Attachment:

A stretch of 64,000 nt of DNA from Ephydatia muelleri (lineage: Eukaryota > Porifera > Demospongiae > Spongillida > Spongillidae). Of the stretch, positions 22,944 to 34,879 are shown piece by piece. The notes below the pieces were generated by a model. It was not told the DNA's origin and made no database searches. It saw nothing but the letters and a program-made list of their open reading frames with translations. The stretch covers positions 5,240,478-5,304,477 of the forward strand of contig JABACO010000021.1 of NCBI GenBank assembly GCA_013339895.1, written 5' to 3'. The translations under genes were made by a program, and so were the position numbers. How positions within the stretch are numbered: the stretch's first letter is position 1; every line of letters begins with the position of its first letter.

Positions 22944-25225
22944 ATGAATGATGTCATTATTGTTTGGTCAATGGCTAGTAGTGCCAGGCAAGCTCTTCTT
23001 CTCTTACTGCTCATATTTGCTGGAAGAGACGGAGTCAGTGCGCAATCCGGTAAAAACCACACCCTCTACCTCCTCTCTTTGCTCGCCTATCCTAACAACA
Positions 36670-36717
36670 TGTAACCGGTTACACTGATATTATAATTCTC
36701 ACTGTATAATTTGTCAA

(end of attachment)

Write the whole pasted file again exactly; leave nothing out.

A stretch of 64,000 nt of DNA from Ephydatia muelleri (lineage: Eukaryota > Porifera > Demospongiae > Spongillida > Spongillidae). Of the stretch, positions 22,944 to 34,879 are shown piece by piece. The notes below the pieces were generated by a model. It was not told the DNA's origin and made no database searches. It saw nothing but the letters and a program-made list of their open reading frames with translations. The stretch covers positions 5,240,478-5,304,477 of the forward strand of contig JABACO010000021.1 of NCBI GenBank assembly GCA_013339895.1, written 5' to 3'. The translations under genes were made by a program, and so were the position numbers. How positions within the stretch are numbered: the stretch's first letter is position 1; every line of letters begins with the position of its first letter.

Positions 22944-25225
22944 ATGAATGATGTCATTATTGTTTGGTCAATGGCTAGTAGTGCCAGGCAAGCTCTTCTT
23001 CTCTTACTGCTCATATTTGCTGGAAGAGACGGAGTCAGTGCGCAATCCGGTAAAAACCACACCCTCTACCTCCTCTCTTTGCTCGCCTATCCTAACAACA
Positions 36670-36717
36670 TGTAACCGGTTACACTGATATTATAATTCTC
36701 ACTGTATAATTTGTCAA